User currently offlineRktsci From United States of America, joined Dec 2005, 59 posts, RR: 0
Reply 7, posted (8 years 2 months 3 weeks 5 days 16 hours ago) and read 5191 times:

Quoting Mir (Reply 4):
The bigger Airbi have it, but in my experience, the A32X do not. Looking at my technical cutaway, the A319 has smaller ducts running up the cabin wall between the windows - I assume the 318, 320 and 321 would be the same way.

US A321s have it. Just sat next to it in row 13 on a recent PHL-PHX flight.


User currently offlineTristarSteve From Sweden, joined Nov 2005, 3999 posts, RR: 34
Reply 8, posted (8 years 2 months 3 weeks 5 days 5 hours ago) and read 4879 times:

Quoting Rktsci (Reply 7):
US A321s have it. Just sat next to it in row 13 on a recent PHL-PHX flight

Was this just aft of the Nbr 2 door? All BA A319/320/321 have small air riser ducts between each window to take the incoming air up to the overhead distribution duct. There are no large ducts , and no missing windows for air con purposes.


User currently offlineIkramerica From United States of America, joined May 2005, 21503 posts, RR: 60
Reply 9, posted (8 years 2 months 3 weeks 5 days 5 hours ago) and read 4840 times:

Correct me if I'm wrong, but Boeing tends to put this "blank" next to the engines on the narrowbody jets with some extra structural reinforcement to add another layer of protection against an uncontained fan blade failure.

I always avoid this seat on the Boeings.



Of all the things to worry about... the Wookie has no pants.
User currently offlineAirCanada014 From Canada, joined Oct 2005, 1513 posts, RR: 0
Reply 10, posted (8 years 2 months 3 weeks 5 days 3 hours ago) and read 4705 times:

Some times there are lavatories located there too not just in the middle of the aisle.

User currently offlineBroke From United States of America, joined Apr 2002, 1322 posts, RR: 3
Reply 11, posted (8 years 2 months 3 weeks 4 days 23 hours ago) and read 4519 times:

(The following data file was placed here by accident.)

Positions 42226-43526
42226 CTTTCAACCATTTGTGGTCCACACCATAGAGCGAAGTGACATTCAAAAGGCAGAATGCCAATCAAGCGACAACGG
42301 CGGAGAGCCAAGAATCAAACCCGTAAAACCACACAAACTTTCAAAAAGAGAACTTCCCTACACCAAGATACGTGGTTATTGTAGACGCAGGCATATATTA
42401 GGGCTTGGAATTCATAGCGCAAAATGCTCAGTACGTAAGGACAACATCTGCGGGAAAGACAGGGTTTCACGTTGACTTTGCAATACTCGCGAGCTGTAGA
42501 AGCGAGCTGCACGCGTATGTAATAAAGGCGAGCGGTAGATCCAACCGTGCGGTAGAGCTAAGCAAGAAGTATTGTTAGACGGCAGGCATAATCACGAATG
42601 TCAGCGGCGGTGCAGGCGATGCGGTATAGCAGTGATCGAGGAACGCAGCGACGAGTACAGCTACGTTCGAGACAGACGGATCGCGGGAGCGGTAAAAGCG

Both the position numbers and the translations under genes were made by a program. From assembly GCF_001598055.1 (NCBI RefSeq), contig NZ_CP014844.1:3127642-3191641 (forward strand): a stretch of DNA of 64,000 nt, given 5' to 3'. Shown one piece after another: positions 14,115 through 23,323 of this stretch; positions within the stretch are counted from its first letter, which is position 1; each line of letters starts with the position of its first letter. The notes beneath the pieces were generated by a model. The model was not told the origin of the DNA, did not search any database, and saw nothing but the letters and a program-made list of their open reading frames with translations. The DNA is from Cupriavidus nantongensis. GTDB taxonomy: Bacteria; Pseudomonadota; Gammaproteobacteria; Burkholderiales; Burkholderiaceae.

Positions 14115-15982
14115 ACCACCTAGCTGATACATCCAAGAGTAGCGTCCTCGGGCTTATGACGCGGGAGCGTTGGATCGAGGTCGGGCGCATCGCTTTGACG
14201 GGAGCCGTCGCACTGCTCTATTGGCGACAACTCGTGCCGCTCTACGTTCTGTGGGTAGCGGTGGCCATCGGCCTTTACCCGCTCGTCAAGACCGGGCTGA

Often when an airplane is originally ordered, no windows or window cutouts were installed in areas where lavatories and galleys are to be located. Eventually with changes in configurations and/or operators, seats are installed at these locations. The result is a seat row with no window.

User currently offlineTod From Denmark, joined Aug 2004, 1724 posts, RR: 3
Reply 12, posted (8 years 2 months 3 weeks 4 days 22 hours ago) and read 4470 times:

Quoting 777fan (Reply 5):
I've run intot this problem on UA's 763s

767 have conditioned air riser ducting and blank sidewalls forward of door 2 at approximately STA 700 and 740.

Quoting Ikramerica (Reply 9):
Correct me if I'm wrong, but Boeing tends to put this "blank" next to the engines on the narrowbody jets with some extra structural reinforcement to add another layer of protection against an uncontained fan blade failure.

Not correct.
As stated in relpy 2, it's for conditioned air ducting.

Quoting Broke (Reply 11):
Often when an airplane is originally ordered, no windows or window cutouts were installed in areas where lavatories and galleys are to be located. Eventually with changes in configurations and/or operators, seats are installed at these locations. The result is a seat row with no window.

Most often, there is no sidewall panel behind the lavs and galleys in the delivered configuration. No reason for it and it would just add weight.

Tod